Bipolar Disorder Kristy McNichol
Carrie Fisher, Writer, Actor
Bipolar Disorder Ray Davies, Musician
Jonathan Winters, Comedian, Actor, Writer
Bipolar Disorder Axl Rose, Musician
Gordon Sumner (Sting), Musician, Composer
Bipolar Disorder Robin Williams
Attention Deficit Disorder Steve McQueen
Attention Deficit Disorder
Admiral Richard Byrd
Attention Deficit Disorder Bill Cosby
Attention Deficit Disorder
Attention Deficit Disorder Sylvester Stallone
Attention Deficit Disorder
Ann Bancroft, First Woman to Travel Across the Ice to the North and South Poles
Dyslexic Neil Bush, Son of Barbara and Former President Bush
Stephen J. Cannell, Screenwriter, Producer, Director
Dyslexia Dr. Red Duke, Physician, Television Comentator
Dyslexia William James, Philosopher
Edward James Olmos
Dyslexia Jackie Stewart, Race Car Driver
Dyslexia William B. Yeats, Poet
Dyslexia Jay Leno
Dyslexia Anthony Hopkins
Epilepsy Truman Capote
Epilepsy George Freidrich Handel
ADD John F. Kennedy
Attention Deficit Disorder
Attention Deficit Disorder Dan Quayle
Attention Deficit Disorder
Dwight D. Eisenhower
Attention Deficit Disorder F. Scott Fitzgerald
Attention Deficit Disorder
Attention Deficit Disorder Pete Rose
Attention Deficit Disorder
Attention Deficit Disorder John Lennon
Attention Deficit Disorder
Attention Deficit Disorder John Nash
Lionel Aldridge, Football Player
Schizophrenia Peter Green, Guitarist for Fletwood Mac
Syd Barrett, Pink Floyd
Schizophrenia Vaslav Nijinsky, Dancer
Eugene O'Neill, Playwright
Depression Robert Schumann, Poet
John Keats, Poet
Mental Illness Tennesse Williams, Playwright
Depression Vivian Leigh
Bi-Polar Jimmy Piersall
Phenylketonuria (PKU) is an inherited error of metabolism caused by a deficiency in the enzyme phenylalanine hydroxylase. Loss of this enzyme results in mental retardation, organ damage, unusual posture and can, in cases of maternal PKU, severely compromise pregnancy.
Classical PKU is an autosomal recessive disorder, caused by mutations in both alleles of the gene for phenylalanine hydroxylase (PAH), found on chromosome 12. In the body, phenylalanine hydroxylase converts the amino acid phenylalanine to tyrosine, another amino acid. Mutations in both copies of the gene for PAH means that the enzyme is inactive or is less efficient, and the concentration of phenylalanine in the body can build up to toxic levels. In some cases, mutations in PAH will result in a phenotypically mild form of PKU called hyperphenylalanemia. Both diseases are the result of a variety of mutations in the PAH locus; in those cases where a patient is heterozygous for two mutations of PAH (ie each copy of the gene has a different mutation), the milder mutation will predominate.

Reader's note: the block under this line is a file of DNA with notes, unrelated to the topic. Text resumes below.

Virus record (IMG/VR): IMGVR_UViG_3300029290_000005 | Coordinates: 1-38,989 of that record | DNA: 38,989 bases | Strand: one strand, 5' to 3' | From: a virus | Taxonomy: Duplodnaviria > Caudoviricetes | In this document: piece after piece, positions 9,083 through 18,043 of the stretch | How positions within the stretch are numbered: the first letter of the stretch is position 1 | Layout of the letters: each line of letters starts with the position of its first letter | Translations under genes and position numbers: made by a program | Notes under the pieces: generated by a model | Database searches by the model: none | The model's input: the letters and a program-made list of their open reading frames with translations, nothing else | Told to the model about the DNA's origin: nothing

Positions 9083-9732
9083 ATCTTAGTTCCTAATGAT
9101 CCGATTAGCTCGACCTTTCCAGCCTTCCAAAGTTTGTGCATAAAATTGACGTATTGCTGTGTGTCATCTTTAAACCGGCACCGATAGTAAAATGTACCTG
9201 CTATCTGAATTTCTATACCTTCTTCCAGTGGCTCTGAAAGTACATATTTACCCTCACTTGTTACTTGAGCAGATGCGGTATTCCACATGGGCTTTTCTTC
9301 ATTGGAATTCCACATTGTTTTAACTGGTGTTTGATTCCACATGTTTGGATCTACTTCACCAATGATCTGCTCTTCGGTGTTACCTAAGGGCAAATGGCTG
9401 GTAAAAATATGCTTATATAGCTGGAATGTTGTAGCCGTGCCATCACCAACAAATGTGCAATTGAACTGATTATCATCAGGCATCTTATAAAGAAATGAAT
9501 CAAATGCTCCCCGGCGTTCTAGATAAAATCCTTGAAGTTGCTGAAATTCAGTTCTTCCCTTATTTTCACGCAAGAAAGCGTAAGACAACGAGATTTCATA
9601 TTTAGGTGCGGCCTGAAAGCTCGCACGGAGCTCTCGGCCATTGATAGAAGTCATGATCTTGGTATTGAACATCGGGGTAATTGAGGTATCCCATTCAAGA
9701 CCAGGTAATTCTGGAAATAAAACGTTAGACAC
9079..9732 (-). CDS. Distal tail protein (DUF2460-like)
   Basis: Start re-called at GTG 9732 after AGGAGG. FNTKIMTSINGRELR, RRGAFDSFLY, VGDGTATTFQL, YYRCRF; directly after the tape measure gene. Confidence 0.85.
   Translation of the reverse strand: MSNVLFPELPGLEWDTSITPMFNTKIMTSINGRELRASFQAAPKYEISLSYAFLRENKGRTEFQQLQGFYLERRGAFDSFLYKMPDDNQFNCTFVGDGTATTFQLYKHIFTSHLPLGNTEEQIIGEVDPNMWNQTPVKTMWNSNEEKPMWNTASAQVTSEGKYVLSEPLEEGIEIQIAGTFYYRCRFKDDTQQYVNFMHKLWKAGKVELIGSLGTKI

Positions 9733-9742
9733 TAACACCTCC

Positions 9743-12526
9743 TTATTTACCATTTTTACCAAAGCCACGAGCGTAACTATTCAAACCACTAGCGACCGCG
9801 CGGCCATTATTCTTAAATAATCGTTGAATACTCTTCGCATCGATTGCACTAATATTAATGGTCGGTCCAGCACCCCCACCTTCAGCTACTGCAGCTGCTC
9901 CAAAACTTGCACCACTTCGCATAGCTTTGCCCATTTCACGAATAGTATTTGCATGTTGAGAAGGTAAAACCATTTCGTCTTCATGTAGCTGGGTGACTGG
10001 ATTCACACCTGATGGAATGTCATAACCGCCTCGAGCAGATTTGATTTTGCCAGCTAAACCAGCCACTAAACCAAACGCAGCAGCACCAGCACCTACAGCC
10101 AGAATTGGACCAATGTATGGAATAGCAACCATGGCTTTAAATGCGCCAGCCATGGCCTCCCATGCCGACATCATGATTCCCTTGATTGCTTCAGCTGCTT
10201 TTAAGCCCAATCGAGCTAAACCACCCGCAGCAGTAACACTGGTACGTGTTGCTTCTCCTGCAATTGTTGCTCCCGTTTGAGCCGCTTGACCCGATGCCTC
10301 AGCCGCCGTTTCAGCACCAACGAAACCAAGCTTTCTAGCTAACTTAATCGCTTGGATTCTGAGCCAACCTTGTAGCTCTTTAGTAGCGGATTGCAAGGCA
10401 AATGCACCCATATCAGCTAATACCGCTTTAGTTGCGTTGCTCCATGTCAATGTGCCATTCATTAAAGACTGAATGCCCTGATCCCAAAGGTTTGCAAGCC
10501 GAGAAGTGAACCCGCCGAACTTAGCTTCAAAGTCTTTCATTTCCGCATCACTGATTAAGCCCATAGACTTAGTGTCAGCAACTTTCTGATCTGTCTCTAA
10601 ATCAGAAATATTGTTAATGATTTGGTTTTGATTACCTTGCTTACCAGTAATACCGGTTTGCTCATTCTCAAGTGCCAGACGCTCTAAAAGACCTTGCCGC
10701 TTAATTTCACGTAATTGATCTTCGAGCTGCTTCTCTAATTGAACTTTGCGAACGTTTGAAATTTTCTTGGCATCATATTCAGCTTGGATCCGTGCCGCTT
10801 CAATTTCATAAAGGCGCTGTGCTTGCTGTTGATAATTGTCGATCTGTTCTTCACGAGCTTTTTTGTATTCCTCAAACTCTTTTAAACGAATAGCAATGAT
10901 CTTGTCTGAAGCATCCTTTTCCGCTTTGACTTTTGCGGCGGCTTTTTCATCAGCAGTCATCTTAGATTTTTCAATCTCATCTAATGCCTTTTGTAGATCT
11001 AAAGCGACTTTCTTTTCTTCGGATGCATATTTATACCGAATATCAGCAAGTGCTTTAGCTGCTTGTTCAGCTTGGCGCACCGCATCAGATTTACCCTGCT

A form of PKU has been discovered in mice, and these model organisms are helping us to better understand the disease, and find treatments against it. With careful dietary supervision, children born with PKU can lead normal lives, and mothers who have the disease can produce healthy children. top link
Epilepsy affects approximately 1% of the population making it one of the most common neurological diseases. Epilepsy can strike at any time of life—from infancy to old age. While epilepsy varies widely in type and severity, all forms of this disorder are characterized by recurring seizures resulting from abnormal cell firing in the brain. In approximately 30% of cases, epilepsy is caused by such events as head trauma, tumor, stroke, or infection. In those cases for which there is no known cause, recent evidence suggests there may be genetic predisposition to developing the disease.
There are many forms of epilepsy—most are rare. But to date, at least twelve forms of epilepsy have been demonstrated to possess some genetic basis. For example, LaFora Disease (progressive myoclonic, type 2), a particularly aggressive epilepsy, is characterized in part by the presence of glycogen-like Lafora bodies in the brain. It is an autosomal recessive disorder that has been linked to mutation of the gene EPM2A, found on chromosome 6. This gene produces a phosphatase called laforin. The regulatory function of the phosphatase may be disrupted by mutation, leading to LaFora Disease. Some recent work suggests that laforin may be found in similar parts of the cell as glycogen synthase, a glycogen processing enzyme, and that the mutations may misplace laforin within the cell, leading indirectly to a loss of EPM2A function.
Much progress has been made in narrowing down regions of chromosomes associated with different forms of epilepsy. With this effort, scientists continue to expand the list of genes involved in seizure disorders. Animal models of epilepsy also contribute to our understanding of electrical brain disturbances. By focussing on the genetic basis for epilepsy, scientists hope to develop more effective anticonvulsive treatments and, possibly, gene replacement therapies for seizure disorders such as LaFora Disease.top link
Nov 18, 2004
Addiction may be in the genes
SCIENTISTS have uncovered at least half a dozen genes which could predispose a person to becoming an alcoholic or drug addict, or protect him from going down that road.
These small genetic differences, they say, could also point the way towards curing people of these addictions.